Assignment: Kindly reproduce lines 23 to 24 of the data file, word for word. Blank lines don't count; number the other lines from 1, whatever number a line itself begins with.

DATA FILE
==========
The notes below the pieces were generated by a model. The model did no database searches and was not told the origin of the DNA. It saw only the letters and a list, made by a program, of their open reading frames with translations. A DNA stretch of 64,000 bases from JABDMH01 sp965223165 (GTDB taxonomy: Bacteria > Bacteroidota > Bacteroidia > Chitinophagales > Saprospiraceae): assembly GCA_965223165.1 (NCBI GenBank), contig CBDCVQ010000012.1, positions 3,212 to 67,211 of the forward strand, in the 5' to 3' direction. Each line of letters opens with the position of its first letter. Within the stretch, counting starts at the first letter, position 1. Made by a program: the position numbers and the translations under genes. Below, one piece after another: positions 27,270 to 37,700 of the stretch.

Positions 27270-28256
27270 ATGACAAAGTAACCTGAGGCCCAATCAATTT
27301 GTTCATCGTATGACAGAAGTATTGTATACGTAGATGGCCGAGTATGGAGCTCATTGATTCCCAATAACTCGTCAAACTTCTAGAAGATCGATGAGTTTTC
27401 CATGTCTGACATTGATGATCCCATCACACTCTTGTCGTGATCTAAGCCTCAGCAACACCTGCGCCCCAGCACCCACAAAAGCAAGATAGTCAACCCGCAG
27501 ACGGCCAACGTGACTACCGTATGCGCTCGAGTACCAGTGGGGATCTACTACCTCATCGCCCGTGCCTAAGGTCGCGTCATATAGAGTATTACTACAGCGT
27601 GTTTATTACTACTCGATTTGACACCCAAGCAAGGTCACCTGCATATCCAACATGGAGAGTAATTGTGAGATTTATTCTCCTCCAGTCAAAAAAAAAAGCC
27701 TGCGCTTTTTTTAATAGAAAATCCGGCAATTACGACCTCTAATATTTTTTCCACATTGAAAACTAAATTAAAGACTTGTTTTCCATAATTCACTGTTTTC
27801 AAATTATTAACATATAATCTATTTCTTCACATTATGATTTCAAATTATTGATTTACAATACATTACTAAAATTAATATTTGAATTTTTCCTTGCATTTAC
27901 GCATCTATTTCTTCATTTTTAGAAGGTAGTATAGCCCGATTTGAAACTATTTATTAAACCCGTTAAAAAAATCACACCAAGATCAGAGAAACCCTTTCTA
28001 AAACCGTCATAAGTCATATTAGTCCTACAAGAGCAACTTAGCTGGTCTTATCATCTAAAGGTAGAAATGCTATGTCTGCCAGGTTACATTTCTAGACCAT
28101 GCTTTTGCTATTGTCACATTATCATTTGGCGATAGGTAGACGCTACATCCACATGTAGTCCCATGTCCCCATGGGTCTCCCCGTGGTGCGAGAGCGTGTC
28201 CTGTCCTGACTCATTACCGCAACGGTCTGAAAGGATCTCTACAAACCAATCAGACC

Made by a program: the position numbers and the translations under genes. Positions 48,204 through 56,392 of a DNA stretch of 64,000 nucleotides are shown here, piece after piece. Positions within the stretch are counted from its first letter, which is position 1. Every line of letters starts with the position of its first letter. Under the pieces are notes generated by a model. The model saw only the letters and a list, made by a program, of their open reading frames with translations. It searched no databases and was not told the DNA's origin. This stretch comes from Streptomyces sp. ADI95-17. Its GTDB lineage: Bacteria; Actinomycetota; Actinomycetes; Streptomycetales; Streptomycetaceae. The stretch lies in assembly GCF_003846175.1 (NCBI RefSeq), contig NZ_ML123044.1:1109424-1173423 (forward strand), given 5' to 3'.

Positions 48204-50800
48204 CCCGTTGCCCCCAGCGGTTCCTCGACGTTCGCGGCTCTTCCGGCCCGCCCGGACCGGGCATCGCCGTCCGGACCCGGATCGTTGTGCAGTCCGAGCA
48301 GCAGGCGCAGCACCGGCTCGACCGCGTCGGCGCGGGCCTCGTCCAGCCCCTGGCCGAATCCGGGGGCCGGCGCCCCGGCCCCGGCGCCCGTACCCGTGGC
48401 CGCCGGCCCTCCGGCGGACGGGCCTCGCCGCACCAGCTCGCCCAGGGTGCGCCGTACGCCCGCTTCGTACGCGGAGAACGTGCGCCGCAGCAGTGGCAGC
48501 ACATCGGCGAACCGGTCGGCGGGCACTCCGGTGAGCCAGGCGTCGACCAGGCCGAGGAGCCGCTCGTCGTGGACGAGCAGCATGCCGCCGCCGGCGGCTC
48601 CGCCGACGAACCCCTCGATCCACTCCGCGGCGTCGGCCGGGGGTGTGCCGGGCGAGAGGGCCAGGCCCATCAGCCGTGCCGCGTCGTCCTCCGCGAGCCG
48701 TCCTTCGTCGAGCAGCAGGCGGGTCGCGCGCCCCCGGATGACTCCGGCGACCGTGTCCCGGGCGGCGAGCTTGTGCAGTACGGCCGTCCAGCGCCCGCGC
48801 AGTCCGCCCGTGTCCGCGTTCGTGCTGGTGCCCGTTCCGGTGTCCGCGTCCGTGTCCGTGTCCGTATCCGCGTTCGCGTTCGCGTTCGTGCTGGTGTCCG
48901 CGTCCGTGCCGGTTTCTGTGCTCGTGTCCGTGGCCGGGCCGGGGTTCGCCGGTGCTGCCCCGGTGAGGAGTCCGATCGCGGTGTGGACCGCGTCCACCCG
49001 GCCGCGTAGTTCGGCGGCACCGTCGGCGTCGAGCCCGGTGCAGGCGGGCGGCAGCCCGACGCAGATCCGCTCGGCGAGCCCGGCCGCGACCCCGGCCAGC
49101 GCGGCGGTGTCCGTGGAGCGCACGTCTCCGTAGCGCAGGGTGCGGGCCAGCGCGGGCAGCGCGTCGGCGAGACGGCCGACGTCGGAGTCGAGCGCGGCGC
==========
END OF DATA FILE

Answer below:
48901 CGTCCGTGCCGGTTTCTGTGCTCGTGTCCGTGGCCGGGCCGGGGTTCGCCGGTGCTGCCCCGGTGAGGAGTCCGATCGCGGTGTGGACCGCGTCCACCCG
49001 GCCGCGTAGTTCGGCGGCACCGTCGGCGTCGAGCCCGGTGCAGGCGGGCGGCAGCCCGACGCAGATCCGCTCGGCGAGCCCGGCCGCGACCCCGGCCAGC